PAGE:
I hadn’t thought a lot about it when I started to get more serious about making hiking trips apart of my weekly life here, but from my brief experiences so far, I’m learning that there are unique obstacles to hiking alone as a foreigner that present a new set of challenges to navigate. Mostly, it’s that I stand out. Back home I blend in on a hike. I’m tall, relatively thin and white. I don’t stand out on a Vermont mountain as looking particularly unusual. I’m a Vermonter like many others on the trail. My styles never radically different and it’s common to see other people hiking alone. I’m typically greeted with a slight nod or a passing comment.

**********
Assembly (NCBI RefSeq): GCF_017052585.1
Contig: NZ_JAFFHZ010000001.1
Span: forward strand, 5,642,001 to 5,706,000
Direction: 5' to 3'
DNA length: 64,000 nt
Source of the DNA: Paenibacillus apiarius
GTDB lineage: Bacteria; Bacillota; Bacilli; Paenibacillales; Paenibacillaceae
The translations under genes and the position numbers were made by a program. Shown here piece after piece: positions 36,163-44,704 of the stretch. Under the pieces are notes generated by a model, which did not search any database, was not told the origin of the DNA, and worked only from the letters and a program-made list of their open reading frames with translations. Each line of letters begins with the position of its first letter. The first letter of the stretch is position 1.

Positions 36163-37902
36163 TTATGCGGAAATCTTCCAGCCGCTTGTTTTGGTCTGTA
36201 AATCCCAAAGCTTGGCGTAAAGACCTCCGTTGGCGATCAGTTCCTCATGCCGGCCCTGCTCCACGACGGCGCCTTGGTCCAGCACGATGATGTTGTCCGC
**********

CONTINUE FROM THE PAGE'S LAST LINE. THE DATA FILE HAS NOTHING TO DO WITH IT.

Korea’s been a different beast. I stand out, a lot. It’s rare I see many other foreigners on a hike, and especially rare to see a foreigner hiking alone. I get a lot of curious looks from other hikers, words of encouragement, invitations to talk…I do anything but blend in. During my last hike up Ungilsan near Yongsu-ri I rounded a corner to hear a man exclaim loudly to his group “Wow! A foreigner!” There was nothing mean spirited in his words, nor racist, just to him, a surprising sight. We talked and he was perfectly friendly and helpful and wished me on my way. Yet, afterwards, I got a bit lost and couldn’t find my way to the temple. An old man came on the path and said “수장사에 가요? 같이 가요!”, “Are you going to Sujangsa (temple)? Let’s go together” and went charging onwards, ushering for me to follow, waving his hand in motion to continue behind him. As I didn’t know where I was, I chose to follow his lead. I tried talking with him in Korean, but either he didn’t understand my speaking or wasn’t wanting to talk…my guess the latter, as he had a pretty serious demeanor.